Equifax says web server vulnerability led to hack that exposed 143m accounts

Credit reporting company Equifax has blamed a web server vulnerability in its open-source software, called Apache Struts, for the recent data breach that compromised personal details of as many as 143 million US consumers.

The massive data breach had exposed valuable information to hackers between mid-May and July and sent Equifax shares tumbling.

“We continue to work with law enforcement as part of our criminal investigation, and have shared indicators of compromise with law enforcement,” Equifax said in a statement.

Cyber security experts said it was among the largest hacks ever recorded and was particularly troubling due to the richness of the information exposed – names, birthdays, addresses and Social Security and driver’s licence numbers.

Equifax said it is determining with the assistance of an independent cybersecurity firm what exact information was compromised during the data breach.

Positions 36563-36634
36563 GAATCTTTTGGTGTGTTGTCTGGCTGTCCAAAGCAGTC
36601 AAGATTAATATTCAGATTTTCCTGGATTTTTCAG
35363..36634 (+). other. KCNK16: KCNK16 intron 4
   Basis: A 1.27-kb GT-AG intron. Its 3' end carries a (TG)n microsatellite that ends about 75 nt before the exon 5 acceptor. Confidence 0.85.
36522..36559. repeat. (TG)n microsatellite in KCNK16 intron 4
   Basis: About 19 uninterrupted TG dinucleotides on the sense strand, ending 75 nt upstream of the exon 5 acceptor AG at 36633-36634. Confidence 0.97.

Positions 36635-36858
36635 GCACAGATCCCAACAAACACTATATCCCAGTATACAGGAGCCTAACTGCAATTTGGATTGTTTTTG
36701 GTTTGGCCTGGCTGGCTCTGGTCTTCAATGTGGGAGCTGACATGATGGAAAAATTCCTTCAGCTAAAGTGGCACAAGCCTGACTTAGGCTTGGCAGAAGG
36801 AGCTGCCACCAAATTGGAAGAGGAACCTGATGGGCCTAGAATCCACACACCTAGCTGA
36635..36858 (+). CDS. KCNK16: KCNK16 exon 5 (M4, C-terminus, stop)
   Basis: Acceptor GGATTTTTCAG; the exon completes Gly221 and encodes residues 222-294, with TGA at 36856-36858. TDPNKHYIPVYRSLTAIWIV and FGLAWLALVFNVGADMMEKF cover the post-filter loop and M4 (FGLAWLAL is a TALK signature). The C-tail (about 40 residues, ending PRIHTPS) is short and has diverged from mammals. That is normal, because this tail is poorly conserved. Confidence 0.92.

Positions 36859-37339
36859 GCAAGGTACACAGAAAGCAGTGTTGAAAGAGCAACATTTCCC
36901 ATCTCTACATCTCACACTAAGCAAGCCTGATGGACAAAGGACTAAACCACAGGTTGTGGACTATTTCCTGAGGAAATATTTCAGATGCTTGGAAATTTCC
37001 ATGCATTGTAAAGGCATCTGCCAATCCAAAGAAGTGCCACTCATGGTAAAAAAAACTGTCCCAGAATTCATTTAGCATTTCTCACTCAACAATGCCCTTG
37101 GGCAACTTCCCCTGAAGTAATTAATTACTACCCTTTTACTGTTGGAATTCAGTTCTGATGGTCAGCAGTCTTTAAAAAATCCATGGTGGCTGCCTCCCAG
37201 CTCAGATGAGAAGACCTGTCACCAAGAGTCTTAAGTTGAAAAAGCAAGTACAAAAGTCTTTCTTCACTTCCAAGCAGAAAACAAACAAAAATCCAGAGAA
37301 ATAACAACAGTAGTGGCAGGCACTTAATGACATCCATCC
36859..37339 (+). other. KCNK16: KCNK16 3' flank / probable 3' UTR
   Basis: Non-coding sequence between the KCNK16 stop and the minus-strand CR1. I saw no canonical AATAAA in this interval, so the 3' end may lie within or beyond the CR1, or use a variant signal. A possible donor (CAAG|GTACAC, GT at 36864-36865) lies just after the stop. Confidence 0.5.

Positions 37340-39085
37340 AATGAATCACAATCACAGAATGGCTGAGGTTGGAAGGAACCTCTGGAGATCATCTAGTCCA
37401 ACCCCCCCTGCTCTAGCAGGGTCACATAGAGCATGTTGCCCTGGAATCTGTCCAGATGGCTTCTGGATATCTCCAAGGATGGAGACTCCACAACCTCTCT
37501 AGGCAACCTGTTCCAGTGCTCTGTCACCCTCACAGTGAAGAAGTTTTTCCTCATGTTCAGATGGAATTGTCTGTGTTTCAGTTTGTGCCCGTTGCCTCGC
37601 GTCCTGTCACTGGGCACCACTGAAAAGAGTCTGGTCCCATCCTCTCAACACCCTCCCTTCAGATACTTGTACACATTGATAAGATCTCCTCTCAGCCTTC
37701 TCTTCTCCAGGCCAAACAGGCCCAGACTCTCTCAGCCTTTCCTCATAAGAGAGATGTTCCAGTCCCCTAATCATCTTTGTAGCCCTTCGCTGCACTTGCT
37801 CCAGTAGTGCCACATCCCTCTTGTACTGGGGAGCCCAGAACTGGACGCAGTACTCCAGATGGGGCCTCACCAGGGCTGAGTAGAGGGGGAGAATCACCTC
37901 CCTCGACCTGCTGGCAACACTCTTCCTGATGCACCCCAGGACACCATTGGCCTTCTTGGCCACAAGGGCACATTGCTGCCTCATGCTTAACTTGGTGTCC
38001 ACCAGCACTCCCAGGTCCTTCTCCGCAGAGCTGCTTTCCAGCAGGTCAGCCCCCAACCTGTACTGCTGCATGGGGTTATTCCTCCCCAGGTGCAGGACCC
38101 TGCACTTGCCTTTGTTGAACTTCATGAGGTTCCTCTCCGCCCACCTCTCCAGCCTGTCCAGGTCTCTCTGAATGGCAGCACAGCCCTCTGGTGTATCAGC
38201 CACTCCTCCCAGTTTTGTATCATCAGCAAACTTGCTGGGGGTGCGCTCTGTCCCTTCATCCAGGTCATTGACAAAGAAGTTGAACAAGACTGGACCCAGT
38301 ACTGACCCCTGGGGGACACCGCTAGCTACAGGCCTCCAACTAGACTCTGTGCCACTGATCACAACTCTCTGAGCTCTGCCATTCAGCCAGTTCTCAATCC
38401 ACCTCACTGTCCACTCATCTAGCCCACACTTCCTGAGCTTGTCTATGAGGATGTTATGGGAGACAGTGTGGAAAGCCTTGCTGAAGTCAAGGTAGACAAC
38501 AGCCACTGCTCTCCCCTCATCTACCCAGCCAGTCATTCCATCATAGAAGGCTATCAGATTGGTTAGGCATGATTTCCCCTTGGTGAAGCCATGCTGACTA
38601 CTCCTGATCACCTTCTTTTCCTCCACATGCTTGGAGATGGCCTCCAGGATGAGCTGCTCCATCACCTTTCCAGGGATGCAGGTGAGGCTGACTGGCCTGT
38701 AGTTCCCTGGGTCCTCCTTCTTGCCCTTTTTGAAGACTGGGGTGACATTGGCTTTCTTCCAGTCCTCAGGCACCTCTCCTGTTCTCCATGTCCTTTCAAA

Equifax chief executive Richard Smith is expected to testify before a US House of Representatives panel on 3 October after nearly 40 states joined a probe of the company’s handling of the breach.

Oege de Moor, chief executive and founder of Semmle, a software analytics provider based in San Francisco, noted that the server vulnerability — known by the code CVE-2017-5638 — had been disclosed by the Struts project in March, along with “clear and simple” instructions on how to fix it.

“The fact that Equifax [was] attacked in May means that [it] did not follow that advice,” he said. “Had they done so, this breach would not have occurred.”